Epithets In The Odyssey

What are the epithets in books 1-4 in the Odyssey?

Expert Answers
davmor1973 eNotes educator| Certified Educator

Homer wrote the Odyssey in a poetical meter called dactylic hexameter. This means that there are six metrical units, or feet, in each line. Homer uses the various colorful epithets to fit in with the meter's rhythm. So, for example, when he refers to Odyssey as "a man of many schemes" or "much enduring," he isn't simply making reference to Odysseus's character; he's also paying close attention to how the lines of the poem should be read. This is of particular importance in a poem that was meant to be recited aloud in public performances.

Indeed, the use of a stock collection of epithets allowed poets, many of them illiterate, to improvise in the telling of the great epics. These epithets were extremely useful in this regard, as they could easily be adapted to fit into any line. But the line is the most important factor in determining what those adaptations are. For in the Odyssey, the choice of epithet is dictated by the somewhat rigid meter in which the poem is written.

jilllessa eNotes educator| Certified Educator

Epithets are word or phrases of description that are repeated time and again within a work of literature.  These words or phrases are a common feature of oral poetry because they help the teller remember the words and they help the reader identify the characters and their main characteristics.  Thus in the Odyssey books 1 - 4 you will find several epithets including "bright eyed Athena"  "sensible" Telemachus, "rosy fingered dawn" and "wise" Penelope.  These examples are from the Penguin Classics translation: if you are reading a different translation, they may appear in a slightly different form.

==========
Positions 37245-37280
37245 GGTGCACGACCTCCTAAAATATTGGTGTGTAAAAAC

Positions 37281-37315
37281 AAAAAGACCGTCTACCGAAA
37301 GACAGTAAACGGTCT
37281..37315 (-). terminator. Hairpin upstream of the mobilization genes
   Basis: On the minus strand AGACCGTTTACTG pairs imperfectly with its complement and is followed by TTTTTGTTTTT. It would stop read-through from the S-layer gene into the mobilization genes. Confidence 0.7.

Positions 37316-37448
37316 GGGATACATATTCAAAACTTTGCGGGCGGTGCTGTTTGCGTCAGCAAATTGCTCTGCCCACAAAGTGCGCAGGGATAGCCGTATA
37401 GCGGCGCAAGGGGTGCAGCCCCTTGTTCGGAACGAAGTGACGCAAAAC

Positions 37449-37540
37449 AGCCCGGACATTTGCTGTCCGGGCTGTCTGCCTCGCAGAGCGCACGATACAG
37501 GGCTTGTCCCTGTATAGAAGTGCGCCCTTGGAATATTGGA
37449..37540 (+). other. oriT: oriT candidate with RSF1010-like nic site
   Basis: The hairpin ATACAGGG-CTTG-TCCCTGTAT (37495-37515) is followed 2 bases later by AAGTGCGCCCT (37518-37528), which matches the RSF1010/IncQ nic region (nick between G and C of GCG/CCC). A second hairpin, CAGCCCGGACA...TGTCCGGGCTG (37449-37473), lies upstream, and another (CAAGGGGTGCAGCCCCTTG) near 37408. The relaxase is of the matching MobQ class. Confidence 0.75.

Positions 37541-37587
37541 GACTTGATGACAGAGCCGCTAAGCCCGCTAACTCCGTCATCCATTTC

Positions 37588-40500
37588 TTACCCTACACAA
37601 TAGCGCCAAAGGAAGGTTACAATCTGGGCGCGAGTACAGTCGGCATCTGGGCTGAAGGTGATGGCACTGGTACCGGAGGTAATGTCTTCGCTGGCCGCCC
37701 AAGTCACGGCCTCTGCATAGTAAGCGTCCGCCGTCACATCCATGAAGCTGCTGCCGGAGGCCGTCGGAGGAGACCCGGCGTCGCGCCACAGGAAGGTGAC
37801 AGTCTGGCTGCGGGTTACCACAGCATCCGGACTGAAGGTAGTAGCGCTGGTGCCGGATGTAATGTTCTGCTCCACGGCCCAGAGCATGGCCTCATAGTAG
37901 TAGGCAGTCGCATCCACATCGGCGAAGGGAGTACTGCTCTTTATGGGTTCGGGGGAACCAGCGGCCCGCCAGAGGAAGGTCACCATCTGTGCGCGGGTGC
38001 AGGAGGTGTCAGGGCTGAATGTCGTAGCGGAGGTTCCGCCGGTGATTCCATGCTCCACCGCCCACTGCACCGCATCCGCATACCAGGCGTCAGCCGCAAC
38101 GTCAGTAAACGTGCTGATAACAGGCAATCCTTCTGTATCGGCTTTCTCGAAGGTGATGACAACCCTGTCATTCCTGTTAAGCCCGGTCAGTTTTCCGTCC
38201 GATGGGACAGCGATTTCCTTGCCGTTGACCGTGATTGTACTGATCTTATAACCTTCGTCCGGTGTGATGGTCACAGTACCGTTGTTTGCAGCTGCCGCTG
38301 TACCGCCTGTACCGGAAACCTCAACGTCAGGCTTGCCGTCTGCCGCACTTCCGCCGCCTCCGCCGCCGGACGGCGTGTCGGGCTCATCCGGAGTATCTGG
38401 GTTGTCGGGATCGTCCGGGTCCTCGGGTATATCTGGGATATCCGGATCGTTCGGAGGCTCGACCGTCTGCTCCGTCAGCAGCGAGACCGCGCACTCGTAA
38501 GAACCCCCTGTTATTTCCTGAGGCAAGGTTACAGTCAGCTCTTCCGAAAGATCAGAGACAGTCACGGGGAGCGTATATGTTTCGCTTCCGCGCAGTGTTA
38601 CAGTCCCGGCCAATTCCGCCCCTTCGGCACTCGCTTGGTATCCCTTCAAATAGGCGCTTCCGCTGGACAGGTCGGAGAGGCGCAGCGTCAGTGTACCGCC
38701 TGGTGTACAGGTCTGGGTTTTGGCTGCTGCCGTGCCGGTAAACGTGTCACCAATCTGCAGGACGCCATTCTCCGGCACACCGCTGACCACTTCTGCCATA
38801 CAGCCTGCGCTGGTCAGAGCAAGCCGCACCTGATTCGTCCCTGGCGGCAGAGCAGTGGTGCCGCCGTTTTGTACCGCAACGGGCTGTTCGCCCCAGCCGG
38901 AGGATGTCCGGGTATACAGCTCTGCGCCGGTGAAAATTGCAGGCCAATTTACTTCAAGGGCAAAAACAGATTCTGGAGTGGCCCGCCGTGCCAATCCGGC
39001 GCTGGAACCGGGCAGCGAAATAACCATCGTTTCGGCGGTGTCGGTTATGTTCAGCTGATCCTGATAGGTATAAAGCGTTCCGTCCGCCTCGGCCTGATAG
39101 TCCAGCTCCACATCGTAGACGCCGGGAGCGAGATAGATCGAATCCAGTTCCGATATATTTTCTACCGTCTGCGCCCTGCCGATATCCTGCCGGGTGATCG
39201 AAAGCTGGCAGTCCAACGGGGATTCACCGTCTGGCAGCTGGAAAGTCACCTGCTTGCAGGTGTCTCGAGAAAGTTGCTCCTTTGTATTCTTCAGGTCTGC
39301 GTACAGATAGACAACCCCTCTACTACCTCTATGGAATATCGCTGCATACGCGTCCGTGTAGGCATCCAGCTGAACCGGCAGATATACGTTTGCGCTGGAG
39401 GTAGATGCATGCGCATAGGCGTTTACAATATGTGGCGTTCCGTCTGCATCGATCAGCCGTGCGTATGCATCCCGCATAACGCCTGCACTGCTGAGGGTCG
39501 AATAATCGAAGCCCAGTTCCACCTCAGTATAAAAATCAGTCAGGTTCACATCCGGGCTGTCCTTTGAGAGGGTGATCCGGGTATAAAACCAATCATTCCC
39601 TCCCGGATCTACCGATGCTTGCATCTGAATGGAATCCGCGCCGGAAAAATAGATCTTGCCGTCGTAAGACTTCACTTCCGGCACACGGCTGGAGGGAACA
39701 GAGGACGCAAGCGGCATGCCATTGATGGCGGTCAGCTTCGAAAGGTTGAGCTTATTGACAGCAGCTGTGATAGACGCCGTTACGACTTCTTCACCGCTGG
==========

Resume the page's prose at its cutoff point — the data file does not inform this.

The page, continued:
julie_feng | Student

Epithets are descriptive terms or glorified nicknames that are repeated often with someone's name. The difference between an adjective and an epithet is that epithets are only decorative. Adjectives do a lot for the context of the scene and the character, but epithets are linked to the noun by long-established usage, rather than immediate context. 

One of the most common Homeric epithets is "rosy-fingered dawn" as a repetitive description of the time of day. Another common one is the "wine-dark sea." Most epithets have to do with specific characters, to emphasize their most prominent features as people. In the Odyssey, many common ones that show up include:

For Penelope: circumspect, wise, clever, cautious

For Athena: bright eyed, grey eyed, promachos (of war/fighting phalanxes), virgin, Pallas, hope of soldiers, whose shield is thunder, daughter of Zeus

For Odysseus: wise, clever, hotheaded, loved of Zeus/Athena, resourceful, much-enduring, much-pained, cunning, the great tactician

For Menelaus: red-haired/flame-haired, son of Atreus, war-like

For Nestor: sweet-spoken, charioteer

For Poseidon: earth-shaker

For Telemachus: poised, thoughtful

For Agamemnon: son of Atreus, wide-ruling, powerful

For Calypso: softly-braided, divinely-made, cunning, daughter of Atlas